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    i am running 50-1 stihl ultra with 93 octane and there is plenty of oil on the piston when i pulled the muffler:msp_rolleyes:
     
  10. o8f150

    o8f150 Tree Freak

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    i run everything at 45:1
     
  11. Gologit

    Gologit Mostly retired

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    Yup..or 43:1 or 44:1 or 41:1 or 50:1 or 42:1...or, well, you get the idea. :msp_biggrin:

    Too many guys over-think the oil thing. Use a good synthetic, keep your fuel clean and fresh, and it doesn't really matter a few drops of oil one way or the other.
     
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  12. Stihl-Pioneer

    Stihl-Pioneer Addicted to ArboristSite

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    Same here!!:msp_wink:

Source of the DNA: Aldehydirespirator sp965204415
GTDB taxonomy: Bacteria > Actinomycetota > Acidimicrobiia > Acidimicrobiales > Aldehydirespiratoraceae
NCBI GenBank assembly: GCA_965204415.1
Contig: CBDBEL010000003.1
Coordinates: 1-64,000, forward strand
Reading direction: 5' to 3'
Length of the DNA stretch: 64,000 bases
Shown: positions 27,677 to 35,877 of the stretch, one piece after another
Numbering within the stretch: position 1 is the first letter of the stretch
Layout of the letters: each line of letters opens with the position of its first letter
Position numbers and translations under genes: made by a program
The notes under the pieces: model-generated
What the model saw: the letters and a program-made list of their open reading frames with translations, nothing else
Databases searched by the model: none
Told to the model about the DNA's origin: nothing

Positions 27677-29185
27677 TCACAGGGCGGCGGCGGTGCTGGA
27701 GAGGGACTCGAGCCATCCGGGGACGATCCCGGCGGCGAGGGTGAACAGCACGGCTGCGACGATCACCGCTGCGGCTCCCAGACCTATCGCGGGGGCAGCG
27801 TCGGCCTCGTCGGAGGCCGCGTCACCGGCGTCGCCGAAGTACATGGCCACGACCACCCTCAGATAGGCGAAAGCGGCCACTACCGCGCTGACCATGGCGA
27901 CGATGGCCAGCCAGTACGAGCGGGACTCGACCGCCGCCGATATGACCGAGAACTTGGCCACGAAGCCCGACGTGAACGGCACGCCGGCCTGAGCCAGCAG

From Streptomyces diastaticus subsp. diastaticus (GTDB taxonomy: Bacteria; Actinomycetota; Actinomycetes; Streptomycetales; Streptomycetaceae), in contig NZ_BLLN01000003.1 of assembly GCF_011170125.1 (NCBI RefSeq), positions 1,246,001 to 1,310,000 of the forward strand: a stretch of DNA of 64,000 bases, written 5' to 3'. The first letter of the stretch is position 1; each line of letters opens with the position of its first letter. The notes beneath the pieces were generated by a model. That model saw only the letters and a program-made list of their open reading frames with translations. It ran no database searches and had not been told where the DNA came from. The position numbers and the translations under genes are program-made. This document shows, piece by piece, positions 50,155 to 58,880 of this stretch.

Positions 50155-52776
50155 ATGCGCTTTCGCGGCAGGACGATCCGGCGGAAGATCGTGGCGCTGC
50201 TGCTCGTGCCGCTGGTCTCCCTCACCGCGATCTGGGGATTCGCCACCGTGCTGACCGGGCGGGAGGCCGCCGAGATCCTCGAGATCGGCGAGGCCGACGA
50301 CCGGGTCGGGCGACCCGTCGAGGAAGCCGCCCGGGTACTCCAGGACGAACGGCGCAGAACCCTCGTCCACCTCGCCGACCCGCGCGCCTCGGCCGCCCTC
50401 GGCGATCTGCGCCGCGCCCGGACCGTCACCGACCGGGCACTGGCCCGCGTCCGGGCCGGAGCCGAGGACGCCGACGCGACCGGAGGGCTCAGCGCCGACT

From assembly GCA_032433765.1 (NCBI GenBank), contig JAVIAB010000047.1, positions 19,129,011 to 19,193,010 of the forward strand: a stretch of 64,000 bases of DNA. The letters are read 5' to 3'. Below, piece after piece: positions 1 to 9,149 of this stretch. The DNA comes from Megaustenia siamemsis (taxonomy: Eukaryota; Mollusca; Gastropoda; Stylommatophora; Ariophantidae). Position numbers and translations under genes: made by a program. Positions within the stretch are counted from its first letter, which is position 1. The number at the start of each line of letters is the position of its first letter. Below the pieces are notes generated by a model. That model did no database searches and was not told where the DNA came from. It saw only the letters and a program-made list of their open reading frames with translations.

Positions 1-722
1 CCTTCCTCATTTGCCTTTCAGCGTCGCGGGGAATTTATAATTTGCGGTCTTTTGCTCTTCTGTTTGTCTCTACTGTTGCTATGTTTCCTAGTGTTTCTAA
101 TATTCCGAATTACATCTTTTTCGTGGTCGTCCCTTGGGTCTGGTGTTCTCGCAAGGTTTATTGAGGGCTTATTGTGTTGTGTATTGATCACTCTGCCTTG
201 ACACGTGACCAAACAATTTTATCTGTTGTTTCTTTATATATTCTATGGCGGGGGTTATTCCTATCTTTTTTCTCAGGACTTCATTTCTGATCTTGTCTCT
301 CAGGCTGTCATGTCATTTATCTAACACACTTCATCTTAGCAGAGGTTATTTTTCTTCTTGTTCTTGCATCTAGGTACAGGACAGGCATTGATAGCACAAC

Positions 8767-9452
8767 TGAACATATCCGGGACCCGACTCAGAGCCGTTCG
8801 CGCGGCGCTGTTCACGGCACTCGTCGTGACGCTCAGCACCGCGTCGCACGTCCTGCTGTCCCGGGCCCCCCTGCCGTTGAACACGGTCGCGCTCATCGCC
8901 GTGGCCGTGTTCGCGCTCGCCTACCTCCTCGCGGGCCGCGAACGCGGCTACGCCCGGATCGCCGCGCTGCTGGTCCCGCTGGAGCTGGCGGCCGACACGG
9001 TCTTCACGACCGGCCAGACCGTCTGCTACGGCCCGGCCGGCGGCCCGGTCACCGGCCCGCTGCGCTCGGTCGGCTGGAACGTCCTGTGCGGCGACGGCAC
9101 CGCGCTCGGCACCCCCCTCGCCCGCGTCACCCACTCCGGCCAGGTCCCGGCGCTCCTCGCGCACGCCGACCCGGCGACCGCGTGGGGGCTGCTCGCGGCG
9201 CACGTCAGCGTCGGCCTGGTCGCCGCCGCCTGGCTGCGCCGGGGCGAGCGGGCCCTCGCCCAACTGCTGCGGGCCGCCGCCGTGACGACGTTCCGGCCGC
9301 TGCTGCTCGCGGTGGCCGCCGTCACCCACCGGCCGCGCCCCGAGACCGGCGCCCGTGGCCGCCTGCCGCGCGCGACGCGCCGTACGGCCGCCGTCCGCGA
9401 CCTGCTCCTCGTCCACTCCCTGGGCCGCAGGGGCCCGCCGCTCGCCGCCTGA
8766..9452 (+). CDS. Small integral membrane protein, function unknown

13. rms61moparman

    rms61moparman Addicted to ArboristSite

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    I run 36:1 with 87 octane pump gas with ethanol!


    Mike
     
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  14. 064AV

    064AV ArboristSite Operative

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    Man. Recommendation

    I run 50:1 with name brand oil in my modern saws. Metallurgical and technological advances allow improvement, but I run what's recommended. When I worked in the saw shop, it seemed that the saws being run with more oil exhibited excessive carbon build up throughout. Fun facts: my 1958 model 7-21 gear drive Homelite calls for 3/4 of a pint 30w per gallon... works out to 10.67:1 ;) my olive drab 1968 Remington Arms Co. saw calls for 16:1
     
    Last edited: Oct 15, 2011
  15. StihlBoy440

    StihlBoy440 ArboristSite Operative